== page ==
The Tibetan Plateau is an extraordinary topographic feature which exerts a major impact on regional and global climate. Its glacierised mountain ranges attain extreme altitudes and represent an important water resource for more than a billion people in Asia. Understanding the past glacial history of the Tibetan Plateau therefore is important to understanding global and regional climate and glacier hydrological evolution. A regional glacier modelling study has been initiated as part of an umbrella project aiming towards reconstructing the Quaternary palaeoglaciology of the Tibetan Plateau. On the basis of field studies which includes cosmogenic exposure-age dating, it is now generally recognised that former glaciers on the Tibetan Plateau, while more extensive than today, were still restricted to individual mountain areas. In contrast, a handful of previous modelling studies (Kuhle et al. 1989; Calov & Marsiat 1998; Bintanja et al. 2002; Casal et al. 2004) yield a bifurcated result with either 1) the growth of plateau-wide ice sheets (thus overshooting field evidence) or, 2) virtually no ice (which undershoots field evidence).
We apply and test a positive degree day (PDD) model across the Tibetan Plateau to explore the parameter sensitivity and potential issues of grid-dependence. Utilising the 1km mean monthly (1950 – 2000) distributions of temperature and precipitation from the WorldClim database as a contemporary reference climatology, a suite of PDD experiments are run to predict present day ice cover. At a resolution of 1 km the algorithm nicely identifies zones of positive mass balance (accumulation) across most major contemporary glaciarised areas. Unsurprisingly increased grid resolution yields a significant decrease in the predicted accumulation area with a 40 km grid completely failing to predict accumulation across the domain. Such mesh dependence with larger grid-resolutions yielding less accumulation illustrates a major flaw in large-scale, low resolution ice modelling in areas of high topographical relief where adequate sub-grid parameterisation of accumulation/flow/melt processes have not been accounted for in a meaningful manner (e.g. Marshall & Clarke 1999). The result of the 20 km resolution PDD model can be manipulated to converge by applying extreme perturbations in temperature (c. -10 K) or precipitation (c. + 8000 %) but this yields plateau-wide accumulation areas far exceeding field evidence of glaciation. Our results indicate that the bifurcation in Quaternary ice extent identified in previous ice sheet modelling studies of the Tibetan Plateau are very likely a consequence of grid-resolution related issues implicit to the models applied.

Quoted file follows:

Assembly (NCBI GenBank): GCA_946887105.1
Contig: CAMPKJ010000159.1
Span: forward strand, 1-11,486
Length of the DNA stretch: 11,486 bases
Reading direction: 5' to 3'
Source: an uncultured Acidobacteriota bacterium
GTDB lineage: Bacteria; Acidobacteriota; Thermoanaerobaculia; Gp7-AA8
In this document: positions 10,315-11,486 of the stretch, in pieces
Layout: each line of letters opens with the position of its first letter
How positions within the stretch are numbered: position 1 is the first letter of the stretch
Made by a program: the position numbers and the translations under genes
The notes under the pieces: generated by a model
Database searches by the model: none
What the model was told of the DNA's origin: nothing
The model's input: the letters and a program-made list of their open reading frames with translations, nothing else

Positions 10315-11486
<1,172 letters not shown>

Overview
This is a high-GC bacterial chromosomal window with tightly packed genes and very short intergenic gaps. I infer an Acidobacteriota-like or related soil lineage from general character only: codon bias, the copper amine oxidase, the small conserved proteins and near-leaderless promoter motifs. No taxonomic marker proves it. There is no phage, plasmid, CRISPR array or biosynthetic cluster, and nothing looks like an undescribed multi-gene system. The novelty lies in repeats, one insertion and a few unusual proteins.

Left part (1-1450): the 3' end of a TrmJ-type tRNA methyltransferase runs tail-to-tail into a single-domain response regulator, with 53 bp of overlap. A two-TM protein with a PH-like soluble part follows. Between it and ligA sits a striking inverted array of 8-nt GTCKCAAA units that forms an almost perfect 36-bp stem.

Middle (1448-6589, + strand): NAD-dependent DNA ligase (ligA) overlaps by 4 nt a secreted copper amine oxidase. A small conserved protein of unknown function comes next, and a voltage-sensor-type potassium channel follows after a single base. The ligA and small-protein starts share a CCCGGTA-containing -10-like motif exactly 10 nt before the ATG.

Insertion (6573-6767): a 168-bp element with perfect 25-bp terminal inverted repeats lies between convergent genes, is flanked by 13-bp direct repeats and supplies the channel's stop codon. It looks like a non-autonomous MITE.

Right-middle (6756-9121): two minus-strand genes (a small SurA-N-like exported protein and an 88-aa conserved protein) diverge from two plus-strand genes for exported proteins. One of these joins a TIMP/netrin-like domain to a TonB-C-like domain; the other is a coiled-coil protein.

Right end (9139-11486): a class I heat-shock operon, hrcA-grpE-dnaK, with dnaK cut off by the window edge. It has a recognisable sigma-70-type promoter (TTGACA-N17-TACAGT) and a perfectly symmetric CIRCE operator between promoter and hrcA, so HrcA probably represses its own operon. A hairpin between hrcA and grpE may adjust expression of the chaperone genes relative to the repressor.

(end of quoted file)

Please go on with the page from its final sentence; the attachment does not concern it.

Bintanja R., van de Wal R.S.W., Oerlemans J. 2002: Global ice volume variations through the last glacial cycle simulated by a 3-D ice-dynamical model. Quaternary International, 95-96, 11-23.
Calov R, Marsiat I. 1998: Simulations of the Northern Hemisphere through the last glacial-interglacial cycle with a vertically integrated and a three-dimensional thermomechanical ice-sheet model coupled to a climate model. Annals of Glaciology, 27, 169-176.
Casal T.G.D., Kutzbach J.E., Thompson L.G. 2004: Present And Past Ice-Sheet Mass Balance Simulations For Greenland And The Tibetan Plateau. Climate Dynamics, 23, 407-425.
Kuhle M., Herterich K., Calov R. 1989: On the Ice Age Glaciation of the Tibetan Highlands and its Transformation into a 3-D Model. GeoJournal, 19, 201-206.
Marshall S.J., Clarke G.K.C. 1999: Ice sheet inception: subgrid hypsometric parameterization of mass balance in an ice sheet model. Climate Dynamics, 15, 533-550.
Abstract for the International Glaciological Society, British Branch Annual Meeting, Swansea 2008